Jacqueline Cochran

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Jacqueline Cochran
Jacqueline Cochran 1943.jpg
Jacqueline Cochran c. 1943
Born (1906-05-11)May 11, 1906
Muscogee, Florida
Died August 9, 1980(1980-08-09) (aged 74)
Indio, California
Occupation aviator, test pilot, spokesperson, and businessperson
Spouse(s) Jack Cochran
Floyd Bostwick Odlum

Lt. Col Jacqueline Cochran (May 11, 1906 – August 9, 1980) was a pioneer in the field of American aviation, considered to be one of the most gifted racing pilots of her generation. She was an important contributor to the formation of the wartime Women's Auxiliary Army Corps (WAAC) and Women Airforce Service Pilots (WASP).

Early life[edit]

Jackie as a child c. 1908 [1]

Jacqueline Cochran, born Bessie Lee Pittman, in Pensacola,[2] in the Florida Panhandle, was the youngest of the five children of Mary (Grant) and Ira Pittman, a skilled millwright who moved from town to town setting up and reworking saw mills. While her family was not rich, Cochran's childhood living in small-town Florida was similar to those in other families of that time and place. Contrary to some accounts, there was always food on the table and she was not adopted, as she often claimed.[3]

Cochran then became a hairdresser and got a job in Pensacola, eventually winding up in New York City. There, she used her looks and driving personality to get a job at a prestigious salon at Saks Fifth Avenue. Somewhere along the line, she chose to change her name from Miss Bessie Pittman to Miss Jackie Cochran.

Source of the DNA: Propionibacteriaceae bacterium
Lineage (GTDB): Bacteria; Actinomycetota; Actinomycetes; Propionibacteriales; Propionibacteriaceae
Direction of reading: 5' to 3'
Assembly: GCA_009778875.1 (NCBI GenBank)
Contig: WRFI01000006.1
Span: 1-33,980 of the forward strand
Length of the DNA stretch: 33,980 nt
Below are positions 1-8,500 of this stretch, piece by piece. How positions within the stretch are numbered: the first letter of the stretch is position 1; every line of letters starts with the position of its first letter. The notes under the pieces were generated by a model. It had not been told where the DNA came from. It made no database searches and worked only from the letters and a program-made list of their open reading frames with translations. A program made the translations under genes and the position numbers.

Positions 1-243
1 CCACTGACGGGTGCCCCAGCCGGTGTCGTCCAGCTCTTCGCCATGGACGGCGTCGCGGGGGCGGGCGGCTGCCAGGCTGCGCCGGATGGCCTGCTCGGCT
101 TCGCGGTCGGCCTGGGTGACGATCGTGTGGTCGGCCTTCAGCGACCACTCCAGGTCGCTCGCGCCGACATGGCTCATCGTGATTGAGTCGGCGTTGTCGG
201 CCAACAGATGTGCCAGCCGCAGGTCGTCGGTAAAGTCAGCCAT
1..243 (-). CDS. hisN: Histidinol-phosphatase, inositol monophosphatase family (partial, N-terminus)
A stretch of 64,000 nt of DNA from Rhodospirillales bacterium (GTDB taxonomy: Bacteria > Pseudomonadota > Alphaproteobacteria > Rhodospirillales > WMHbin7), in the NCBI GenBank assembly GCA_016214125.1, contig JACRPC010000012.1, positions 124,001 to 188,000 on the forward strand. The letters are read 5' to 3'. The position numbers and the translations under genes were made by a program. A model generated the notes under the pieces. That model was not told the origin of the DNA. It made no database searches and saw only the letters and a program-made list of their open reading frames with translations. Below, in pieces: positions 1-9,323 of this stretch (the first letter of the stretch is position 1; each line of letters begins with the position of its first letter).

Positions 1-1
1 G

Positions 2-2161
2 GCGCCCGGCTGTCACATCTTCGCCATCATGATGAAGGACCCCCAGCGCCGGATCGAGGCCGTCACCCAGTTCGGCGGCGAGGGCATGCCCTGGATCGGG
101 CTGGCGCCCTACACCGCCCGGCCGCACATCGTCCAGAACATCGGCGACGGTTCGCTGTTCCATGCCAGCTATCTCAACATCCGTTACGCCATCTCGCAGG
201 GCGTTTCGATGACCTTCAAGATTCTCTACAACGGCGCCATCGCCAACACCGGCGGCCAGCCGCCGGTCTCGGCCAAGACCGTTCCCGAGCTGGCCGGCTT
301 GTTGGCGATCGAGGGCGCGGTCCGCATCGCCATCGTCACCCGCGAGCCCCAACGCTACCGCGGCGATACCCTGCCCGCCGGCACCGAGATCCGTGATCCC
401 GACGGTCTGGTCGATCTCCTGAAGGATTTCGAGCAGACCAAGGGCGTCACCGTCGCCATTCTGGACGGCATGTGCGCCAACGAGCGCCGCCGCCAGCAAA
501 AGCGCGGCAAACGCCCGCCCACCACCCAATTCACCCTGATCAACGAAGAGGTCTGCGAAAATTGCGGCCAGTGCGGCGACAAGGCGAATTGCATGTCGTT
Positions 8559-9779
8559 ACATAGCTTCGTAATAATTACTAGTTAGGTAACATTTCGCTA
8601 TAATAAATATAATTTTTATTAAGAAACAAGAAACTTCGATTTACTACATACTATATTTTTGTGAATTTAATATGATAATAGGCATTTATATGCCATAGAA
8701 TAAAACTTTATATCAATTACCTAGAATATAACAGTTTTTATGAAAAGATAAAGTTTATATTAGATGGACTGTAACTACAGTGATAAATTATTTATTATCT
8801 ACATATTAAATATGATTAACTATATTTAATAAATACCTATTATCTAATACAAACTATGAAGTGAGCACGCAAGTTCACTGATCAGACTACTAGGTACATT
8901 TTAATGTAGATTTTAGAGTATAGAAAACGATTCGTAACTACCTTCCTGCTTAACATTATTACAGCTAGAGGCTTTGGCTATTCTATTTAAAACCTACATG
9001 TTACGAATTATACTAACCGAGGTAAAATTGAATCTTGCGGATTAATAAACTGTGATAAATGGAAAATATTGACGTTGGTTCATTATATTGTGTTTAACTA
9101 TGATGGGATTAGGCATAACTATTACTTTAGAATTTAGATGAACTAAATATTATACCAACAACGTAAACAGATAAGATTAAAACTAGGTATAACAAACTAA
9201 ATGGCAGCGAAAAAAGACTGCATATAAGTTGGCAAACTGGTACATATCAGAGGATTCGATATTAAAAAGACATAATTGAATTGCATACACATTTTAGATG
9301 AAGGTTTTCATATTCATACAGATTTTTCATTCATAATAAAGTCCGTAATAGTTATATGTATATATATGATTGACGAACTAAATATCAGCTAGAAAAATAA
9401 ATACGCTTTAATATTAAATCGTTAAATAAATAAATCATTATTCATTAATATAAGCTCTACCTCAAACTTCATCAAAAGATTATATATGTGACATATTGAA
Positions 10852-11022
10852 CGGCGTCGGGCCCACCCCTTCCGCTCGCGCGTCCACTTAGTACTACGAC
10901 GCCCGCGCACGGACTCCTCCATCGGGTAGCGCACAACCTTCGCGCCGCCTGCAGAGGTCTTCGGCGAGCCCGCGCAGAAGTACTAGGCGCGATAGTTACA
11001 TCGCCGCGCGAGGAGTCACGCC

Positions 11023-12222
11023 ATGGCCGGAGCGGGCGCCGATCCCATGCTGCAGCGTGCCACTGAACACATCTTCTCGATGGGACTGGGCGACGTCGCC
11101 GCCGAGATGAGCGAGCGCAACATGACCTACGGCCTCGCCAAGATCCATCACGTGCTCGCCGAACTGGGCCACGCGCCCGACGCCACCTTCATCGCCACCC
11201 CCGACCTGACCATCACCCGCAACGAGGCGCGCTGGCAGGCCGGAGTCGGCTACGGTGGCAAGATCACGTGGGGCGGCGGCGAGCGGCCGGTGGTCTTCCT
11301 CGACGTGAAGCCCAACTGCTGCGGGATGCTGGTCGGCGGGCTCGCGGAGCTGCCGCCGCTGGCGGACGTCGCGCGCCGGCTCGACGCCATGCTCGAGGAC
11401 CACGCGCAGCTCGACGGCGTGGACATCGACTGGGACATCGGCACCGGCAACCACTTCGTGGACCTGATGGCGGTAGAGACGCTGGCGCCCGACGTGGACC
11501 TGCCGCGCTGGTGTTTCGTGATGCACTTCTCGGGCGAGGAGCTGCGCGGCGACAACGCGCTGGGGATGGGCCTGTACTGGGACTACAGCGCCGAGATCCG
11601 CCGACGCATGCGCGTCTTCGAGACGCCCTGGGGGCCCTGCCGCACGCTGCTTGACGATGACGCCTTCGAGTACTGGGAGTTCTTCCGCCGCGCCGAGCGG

Although Cochran denied her family and her past, she remained in touch with them and provided for them over the years. Some of her family even moved to her ranch in California after she remarried. However, they were instructed to always say they were her adopted family. Cochran apparently wanted to hide from the public the early chapters of her life and was successful in doing so until after her death.

Only later did Cochran meet Floyd Bostwick Odlum, founder of Atlas Corp. and CEO of RKO in Hollywood. Fourteen years her senior, he was reputed to be one of the 10 richest men in the world. Odlum became enamored with Cochran and offered to help her establish a cosmetics business.